By Kyri Papantoniou
First featured in City AM on 13 march 2019 (page 19)
Several months after Sir Philip Green became embroiled in a highly publicised scandal, Karren Brady resigned as chair of his retail empire. Despite allegations of harassment and discrimination made by staff against Green, Brady initially intended to remain with Taveta Investments, the holding company of Green's Arcadia Group. She cited her duty to employees as one of her reasons for staying.
Given that Brady had previously criticised abuses of power in the workplace, and had openly condemned the Hollywood director Harvey Weinstein, accusations of hypocrisy came flooding in.
She hasn't spoken publicly about her reasons for departure, so we can only speculate. Perhaps she thought it the right thing to do for her own personal reasons, or maybe she felt that allegations of wrongdoing on such a scale impacted her ability to act within her duties as a director of the company.
In this context, what duties are directors under? And what should they do in circumstances of suspected or alleged wrongdoing by a fellow director?
A director who becomes aware of wrongdoing must understand their obligation to take appropriate steps to protect the company's interests and assets.
When it comes to promoting the success of the company, directors must consider the interests of employees. They must also look to maintain a reputation for high standards of business conduct.
Simply disagreeing with the actions of a co-director is unlikely to be enough. Equally, a director who does nothing could also run the risk of personal liability.
It's important to note that the precise steps will depend on the circumstances. But if you're a business executive who suspects a fellow director is guilty of harassment or discrimination, here is some general advice.
First, advise that such behaviour is jeopardising the success of the business, and could even threaten the company's future. As we've seen with Green, there is a real risk of legal claims being made against the firm, and of public backlash.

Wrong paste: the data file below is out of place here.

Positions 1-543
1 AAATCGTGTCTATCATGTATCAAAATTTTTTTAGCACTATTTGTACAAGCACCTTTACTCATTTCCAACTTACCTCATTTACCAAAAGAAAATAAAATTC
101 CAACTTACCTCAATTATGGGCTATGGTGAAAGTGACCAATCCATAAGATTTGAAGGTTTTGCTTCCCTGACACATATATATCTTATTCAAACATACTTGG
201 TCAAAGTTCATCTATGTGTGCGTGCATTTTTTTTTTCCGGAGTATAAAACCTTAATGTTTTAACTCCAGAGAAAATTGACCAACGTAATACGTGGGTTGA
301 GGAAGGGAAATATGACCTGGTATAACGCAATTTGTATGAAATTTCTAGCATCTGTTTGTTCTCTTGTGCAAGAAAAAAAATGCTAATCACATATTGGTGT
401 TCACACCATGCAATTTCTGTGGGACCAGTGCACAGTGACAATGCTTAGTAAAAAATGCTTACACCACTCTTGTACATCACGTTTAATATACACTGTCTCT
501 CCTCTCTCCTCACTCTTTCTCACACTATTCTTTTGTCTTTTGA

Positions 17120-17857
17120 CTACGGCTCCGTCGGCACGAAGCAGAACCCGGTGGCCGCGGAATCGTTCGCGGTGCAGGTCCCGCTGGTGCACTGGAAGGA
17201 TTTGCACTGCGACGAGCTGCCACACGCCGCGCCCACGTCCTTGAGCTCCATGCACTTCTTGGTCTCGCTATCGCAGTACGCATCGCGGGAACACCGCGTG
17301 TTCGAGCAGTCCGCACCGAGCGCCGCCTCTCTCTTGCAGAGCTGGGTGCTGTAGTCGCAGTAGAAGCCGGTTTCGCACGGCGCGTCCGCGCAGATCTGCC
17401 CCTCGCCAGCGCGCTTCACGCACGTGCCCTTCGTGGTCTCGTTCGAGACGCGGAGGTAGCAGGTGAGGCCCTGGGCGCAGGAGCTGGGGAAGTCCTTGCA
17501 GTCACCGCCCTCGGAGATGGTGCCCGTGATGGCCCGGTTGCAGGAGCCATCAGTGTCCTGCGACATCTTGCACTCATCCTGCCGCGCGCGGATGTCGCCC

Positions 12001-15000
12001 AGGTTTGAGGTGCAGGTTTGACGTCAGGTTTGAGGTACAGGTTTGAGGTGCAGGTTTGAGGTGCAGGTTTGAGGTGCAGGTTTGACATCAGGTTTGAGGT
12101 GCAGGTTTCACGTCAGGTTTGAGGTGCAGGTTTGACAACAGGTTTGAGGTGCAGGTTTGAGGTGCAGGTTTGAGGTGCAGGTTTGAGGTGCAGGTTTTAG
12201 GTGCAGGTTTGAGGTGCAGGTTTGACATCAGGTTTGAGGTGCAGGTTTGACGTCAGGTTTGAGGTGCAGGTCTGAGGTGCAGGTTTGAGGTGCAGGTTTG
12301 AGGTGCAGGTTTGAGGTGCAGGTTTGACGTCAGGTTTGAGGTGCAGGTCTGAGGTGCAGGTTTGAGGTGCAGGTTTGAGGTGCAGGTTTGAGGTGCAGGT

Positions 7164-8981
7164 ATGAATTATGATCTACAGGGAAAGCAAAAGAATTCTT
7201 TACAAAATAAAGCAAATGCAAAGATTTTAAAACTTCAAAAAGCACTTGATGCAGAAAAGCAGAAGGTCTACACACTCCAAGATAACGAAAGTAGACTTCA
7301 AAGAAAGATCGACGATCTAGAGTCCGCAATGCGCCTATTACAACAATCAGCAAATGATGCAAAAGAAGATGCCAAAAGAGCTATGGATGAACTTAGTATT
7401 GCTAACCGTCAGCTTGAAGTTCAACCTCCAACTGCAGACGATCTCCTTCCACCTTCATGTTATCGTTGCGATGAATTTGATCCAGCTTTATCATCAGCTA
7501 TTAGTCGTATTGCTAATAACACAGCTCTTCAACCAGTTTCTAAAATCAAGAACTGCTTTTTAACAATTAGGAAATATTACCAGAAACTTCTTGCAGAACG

Second, record any concerns regarding behaviours and get them minuted.
Third, emphasise the importance of practising equality in the workplace, highlighting the benefits that it brings to business.
Finally, as long as a director can show that the matter was raised, it might be best to stay to try to influence the direction of the company, rather than resigning.
If in doubt, a director should take legal advice to ensure that they act within the realms of their obligations.
If a company director personally feels that they have no option but to stand down - which is likely the case with Brady - then seek advice. A director may still be held liable for any wrongdoing that occurred during their period in office.
In short, it is not okay to sit back and sweep problems or concerns under the carpet. The stakes are too high, and directors must act to protect both the company and themselves.
We don't know what eventually pushed Brady to resign, but hopefully she raised her concerns before jumping ship.
For further advice in respect of the potential implications of Brexit on your business and how best to address them, please contact Kyri Papantoniou.